Virtually every instrument of national power, from strategic intelligence to implementing sanctions, requires retooling with the people, talents, instruments, data and capabilities to map networks—in the real and digital worlds, often in real-time. Not having an arsenal of network Jedis in this age of great-power competition is like taking on the Sith Lord without a lightsaber. While new technologies empower networks, they also provide tremendous new opportunities to develop capabilities to understand and engage networks.
4. Protecting Privacy and Liberty. Invariably, the more we mess around with networks and all the information they might hold, transit or share, the more this will raise concerns over individual privacy. It’s imperative to safeguard the personal information of American citizens as well as respecting the privacy of our friends, allies and partners around the world.
Another concern: while the Internet has become a global public square of free speech, that square has been soiled with extremist speech, terrorist activities, child pornographers, scammers and all kinds of malicious activity. Not addressing these issues in a proactive, responsible manner is just asking for trouble. The debilitating disputes we had over the Patriot Act after 9/11 or the donnybrook over NSA’s metadata collection program could pale in comparison to future fights over intrusions into our personal space as governments, friendly and unfriendly, go after great powers.
There is no one-size-fits-all answer to the many issues we’ll squabble over. Trashing free markets is not an acceptable solution. Neither is sacrificing individual rights or putting our security in jeopardy. If our government can’t get ahead of this with the right balance of respect, then transparency, prudence and effectiveness, these problems will only get worse.
3. Managing Arms Control. Dickering over international rules and constraints will be back, big-time. Nuclear weapons, cyber, autonomous technologies, artificial technology, space, will be among the tech-related topics on the negotiating table. Some will see a renewed arms control effort as the best way to constrain the malicious use of technology.
Unfortunately, many arms control advocates have an almost sycophantic obsession with the process, ignoring the importance of context. Having a deal for the sake of a deal is not necessarily a win-win. In an age of great-power competition, powers will always look to win every possible advantage for themselves in negotiations. And while the theory is that all negotiating parties will then abide by the agreed-upon rules, in practice our adversaries proceed to ignore them.
The Intermediate-Range Forces Treaty collapsed because Putin just decided to cheat. Beijing has made a mockery of the Convention on the Law of Seas, simply ignoring the dictates of the treaty when they proved inconvenient to Chinese interests.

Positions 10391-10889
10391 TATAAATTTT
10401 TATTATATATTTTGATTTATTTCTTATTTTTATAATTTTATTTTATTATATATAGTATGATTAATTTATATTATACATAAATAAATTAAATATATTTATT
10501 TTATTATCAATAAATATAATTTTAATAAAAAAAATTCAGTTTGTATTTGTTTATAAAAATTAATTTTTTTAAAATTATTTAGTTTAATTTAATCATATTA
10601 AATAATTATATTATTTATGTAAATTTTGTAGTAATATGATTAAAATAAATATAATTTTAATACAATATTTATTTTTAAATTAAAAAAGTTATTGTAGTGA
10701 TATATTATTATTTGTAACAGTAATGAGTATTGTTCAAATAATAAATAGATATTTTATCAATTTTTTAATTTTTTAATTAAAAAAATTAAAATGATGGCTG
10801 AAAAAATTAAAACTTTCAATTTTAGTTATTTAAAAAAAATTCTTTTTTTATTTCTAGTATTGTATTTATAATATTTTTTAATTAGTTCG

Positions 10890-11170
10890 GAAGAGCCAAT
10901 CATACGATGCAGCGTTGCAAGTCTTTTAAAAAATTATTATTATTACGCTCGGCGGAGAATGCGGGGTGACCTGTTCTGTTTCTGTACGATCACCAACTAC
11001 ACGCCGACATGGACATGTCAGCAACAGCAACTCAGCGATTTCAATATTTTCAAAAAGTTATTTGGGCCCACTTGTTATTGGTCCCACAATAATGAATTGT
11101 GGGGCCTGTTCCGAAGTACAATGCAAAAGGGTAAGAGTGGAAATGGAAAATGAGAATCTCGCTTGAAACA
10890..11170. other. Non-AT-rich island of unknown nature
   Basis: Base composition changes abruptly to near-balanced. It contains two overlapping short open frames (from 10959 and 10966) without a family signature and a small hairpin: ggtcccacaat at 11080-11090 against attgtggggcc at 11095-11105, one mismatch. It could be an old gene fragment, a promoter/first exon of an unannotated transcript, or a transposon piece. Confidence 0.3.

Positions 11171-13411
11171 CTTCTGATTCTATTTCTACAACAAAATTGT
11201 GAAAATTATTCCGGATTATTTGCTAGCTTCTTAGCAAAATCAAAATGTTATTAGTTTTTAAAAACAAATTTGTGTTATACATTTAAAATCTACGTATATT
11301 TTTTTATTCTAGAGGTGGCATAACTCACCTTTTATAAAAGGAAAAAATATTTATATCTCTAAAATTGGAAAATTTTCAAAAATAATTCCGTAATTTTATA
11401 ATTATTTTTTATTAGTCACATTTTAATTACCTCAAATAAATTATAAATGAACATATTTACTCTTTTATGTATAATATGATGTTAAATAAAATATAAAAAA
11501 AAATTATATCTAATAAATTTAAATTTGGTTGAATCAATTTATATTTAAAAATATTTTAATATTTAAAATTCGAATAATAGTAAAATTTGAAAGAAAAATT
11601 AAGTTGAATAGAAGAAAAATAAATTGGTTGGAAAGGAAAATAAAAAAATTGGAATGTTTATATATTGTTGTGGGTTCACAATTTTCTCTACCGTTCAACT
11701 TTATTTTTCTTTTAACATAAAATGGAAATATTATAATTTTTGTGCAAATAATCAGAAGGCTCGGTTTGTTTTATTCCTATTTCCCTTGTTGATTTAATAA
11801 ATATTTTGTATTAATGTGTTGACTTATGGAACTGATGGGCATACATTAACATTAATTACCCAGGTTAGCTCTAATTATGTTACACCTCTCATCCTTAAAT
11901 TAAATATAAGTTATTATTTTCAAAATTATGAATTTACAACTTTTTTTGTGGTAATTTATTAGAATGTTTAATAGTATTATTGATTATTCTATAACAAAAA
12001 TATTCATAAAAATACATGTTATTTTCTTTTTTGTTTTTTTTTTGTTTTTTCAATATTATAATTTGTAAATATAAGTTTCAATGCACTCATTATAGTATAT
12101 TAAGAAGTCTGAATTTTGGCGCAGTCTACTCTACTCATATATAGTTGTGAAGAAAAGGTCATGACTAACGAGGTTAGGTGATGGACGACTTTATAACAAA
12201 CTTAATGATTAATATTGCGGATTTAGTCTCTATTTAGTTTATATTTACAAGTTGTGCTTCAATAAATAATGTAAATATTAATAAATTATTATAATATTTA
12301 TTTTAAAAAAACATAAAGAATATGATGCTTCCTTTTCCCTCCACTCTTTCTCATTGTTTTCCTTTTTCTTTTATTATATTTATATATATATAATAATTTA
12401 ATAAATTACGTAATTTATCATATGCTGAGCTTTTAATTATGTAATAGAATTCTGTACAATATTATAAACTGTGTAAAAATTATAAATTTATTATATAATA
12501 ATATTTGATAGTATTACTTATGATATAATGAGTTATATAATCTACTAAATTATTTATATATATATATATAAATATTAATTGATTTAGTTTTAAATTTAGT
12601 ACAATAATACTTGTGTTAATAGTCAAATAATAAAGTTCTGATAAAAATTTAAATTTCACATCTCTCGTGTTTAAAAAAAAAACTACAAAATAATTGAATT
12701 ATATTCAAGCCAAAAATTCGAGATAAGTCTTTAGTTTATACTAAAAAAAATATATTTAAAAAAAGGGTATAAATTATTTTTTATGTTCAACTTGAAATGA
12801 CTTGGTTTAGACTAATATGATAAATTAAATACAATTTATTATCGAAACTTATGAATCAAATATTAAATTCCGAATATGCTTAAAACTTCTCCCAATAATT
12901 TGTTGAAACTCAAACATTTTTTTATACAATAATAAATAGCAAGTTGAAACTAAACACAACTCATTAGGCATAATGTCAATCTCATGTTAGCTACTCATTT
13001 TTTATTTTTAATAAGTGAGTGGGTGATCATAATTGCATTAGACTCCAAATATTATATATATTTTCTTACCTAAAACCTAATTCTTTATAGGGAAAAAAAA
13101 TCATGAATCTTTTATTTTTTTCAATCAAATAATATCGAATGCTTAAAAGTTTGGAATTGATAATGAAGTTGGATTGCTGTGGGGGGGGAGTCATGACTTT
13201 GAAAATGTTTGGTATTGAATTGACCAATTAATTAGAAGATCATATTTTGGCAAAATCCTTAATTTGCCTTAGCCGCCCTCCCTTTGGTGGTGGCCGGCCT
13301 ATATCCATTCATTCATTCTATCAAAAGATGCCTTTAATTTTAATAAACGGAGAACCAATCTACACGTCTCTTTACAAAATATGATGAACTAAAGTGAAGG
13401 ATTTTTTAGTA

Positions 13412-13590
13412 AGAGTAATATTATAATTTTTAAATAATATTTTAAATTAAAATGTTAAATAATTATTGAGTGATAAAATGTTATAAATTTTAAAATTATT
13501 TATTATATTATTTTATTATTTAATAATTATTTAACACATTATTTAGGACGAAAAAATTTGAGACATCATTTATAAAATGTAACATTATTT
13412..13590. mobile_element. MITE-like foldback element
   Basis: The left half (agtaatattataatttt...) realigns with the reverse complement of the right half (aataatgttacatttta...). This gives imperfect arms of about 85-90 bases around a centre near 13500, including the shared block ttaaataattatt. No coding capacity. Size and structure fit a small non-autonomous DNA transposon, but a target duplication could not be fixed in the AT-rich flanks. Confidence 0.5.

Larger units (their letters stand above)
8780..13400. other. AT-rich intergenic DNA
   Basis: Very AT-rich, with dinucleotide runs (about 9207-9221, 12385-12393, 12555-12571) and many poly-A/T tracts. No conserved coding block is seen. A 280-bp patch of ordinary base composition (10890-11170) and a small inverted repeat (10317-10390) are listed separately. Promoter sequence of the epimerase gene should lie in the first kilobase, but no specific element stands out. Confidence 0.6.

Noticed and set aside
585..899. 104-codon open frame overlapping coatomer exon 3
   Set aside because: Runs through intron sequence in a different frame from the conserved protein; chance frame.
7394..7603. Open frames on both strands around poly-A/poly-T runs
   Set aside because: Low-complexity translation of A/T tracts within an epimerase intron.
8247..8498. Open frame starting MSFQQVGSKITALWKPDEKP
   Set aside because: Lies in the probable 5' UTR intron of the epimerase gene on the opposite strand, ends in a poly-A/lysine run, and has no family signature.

Agreements between like-minded nations may work. Pacts with adversarial powers will only serve if there are strong provisions of transparency and verification—and if they efficaciously address risks. Future arms control negotiations are going to be full-time employment for the U.S. interagency team; they need to stock up with professionals who are up to the task.
2. Partnering the Public and the Private. Through most of the Cold War, the public sector contributed to the effort far more than the private sector. Security spending accounted for half the federal budget, and Washington spent much more on research and development than did the private sector. Defense and intelligence agencies monopolized the cutting-edge technologies that impacted security competition.
As the song goes, “the times they are a-changin'.” Today, not only does the private sector lead in some of the most crucial tech areas, but many of these companies have a global footprint, doing business in all regions of the world, including China.
The fact is, the United States cannot prevail in great-power competition without cooperative relationships with—and trust and confidence in—the private sector.
Accomplishing this end is no easy task. On the one hand, there will be concerns of corporatism: think of President Dwight D. Eisenhower’s warning about the corruptive influence of the Military-Industrial Complex. On the other hand, the tech industry is riddled with an innate prejudice against contributing to American national security, as evidenced by the revolt of Google employees against working with the Defense Department. None of these challenges can mastered by the occasional meetings of CEOs and federal officials. This will require hard thinking, hard work, a lot of integrity, a dose of patriotism and a lot of adults in the room.
1. Setting Civil/Military Relations. You can take it to the bank: the U.S. military will get sucked into the vortex of all the issues outlined above. And it will have to among those helping to hammer out equitable solutions.
These challenges will add a new layer of strain to those responsible for balancing roles and responsibilities between military and government officials. The model of cleanly dividing military and political policy won’t work—if it ever did. On the other hand, soldiers shouldn’t try to act as politicians and politicians shouldn’t try to play admiral.
What this country will need are military members who understand the political context in which they operate and political leaders who understand the realities of military competition in the era of great powers. This a cadre that can be developed only through a judicious combination of education and experience. It is one of the most crucial professional development challenges of modern times.
This piece originally appeared in The National Interest